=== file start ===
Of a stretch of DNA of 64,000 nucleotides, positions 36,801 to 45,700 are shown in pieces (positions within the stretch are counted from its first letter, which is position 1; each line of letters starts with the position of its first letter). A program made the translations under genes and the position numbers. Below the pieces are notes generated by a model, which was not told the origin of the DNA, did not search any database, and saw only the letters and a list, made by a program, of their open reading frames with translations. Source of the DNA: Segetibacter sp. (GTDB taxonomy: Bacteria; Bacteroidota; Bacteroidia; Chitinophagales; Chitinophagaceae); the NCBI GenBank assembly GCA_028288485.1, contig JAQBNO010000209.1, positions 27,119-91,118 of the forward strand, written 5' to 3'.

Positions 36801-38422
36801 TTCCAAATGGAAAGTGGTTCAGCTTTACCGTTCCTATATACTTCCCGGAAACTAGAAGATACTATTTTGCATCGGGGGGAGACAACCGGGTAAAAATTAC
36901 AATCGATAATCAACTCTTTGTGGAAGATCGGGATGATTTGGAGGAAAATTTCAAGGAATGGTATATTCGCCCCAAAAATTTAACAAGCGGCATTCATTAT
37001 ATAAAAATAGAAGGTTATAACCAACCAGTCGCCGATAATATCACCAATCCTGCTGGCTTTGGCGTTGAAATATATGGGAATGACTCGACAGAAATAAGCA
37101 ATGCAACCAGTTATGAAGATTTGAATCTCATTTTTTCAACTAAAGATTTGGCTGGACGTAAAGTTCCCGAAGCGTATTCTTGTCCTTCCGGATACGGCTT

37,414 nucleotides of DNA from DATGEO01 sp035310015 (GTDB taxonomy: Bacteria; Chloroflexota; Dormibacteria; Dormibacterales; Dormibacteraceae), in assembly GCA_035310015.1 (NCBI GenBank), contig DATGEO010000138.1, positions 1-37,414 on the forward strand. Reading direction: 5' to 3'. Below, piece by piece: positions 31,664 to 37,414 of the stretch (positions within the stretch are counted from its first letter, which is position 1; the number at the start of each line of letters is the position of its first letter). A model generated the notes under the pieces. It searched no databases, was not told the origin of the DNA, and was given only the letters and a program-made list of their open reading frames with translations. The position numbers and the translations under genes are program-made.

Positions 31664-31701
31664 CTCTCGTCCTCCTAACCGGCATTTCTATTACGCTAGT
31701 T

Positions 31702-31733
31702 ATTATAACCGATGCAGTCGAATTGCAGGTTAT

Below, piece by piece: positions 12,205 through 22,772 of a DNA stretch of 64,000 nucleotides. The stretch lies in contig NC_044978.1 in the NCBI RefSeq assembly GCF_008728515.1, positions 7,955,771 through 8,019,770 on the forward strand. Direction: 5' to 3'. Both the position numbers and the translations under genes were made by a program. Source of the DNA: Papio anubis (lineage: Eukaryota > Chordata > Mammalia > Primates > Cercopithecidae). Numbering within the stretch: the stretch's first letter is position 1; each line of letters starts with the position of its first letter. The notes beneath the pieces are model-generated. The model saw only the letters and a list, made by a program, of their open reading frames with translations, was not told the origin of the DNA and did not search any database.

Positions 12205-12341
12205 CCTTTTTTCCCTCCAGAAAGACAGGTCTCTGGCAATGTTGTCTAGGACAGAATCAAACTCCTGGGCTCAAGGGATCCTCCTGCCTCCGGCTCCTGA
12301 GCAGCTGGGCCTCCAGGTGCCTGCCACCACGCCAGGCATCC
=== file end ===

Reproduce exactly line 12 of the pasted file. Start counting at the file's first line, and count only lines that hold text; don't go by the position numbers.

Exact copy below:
31702 ATTATAACCGATGCAGTCGAATTGCAGGTTAT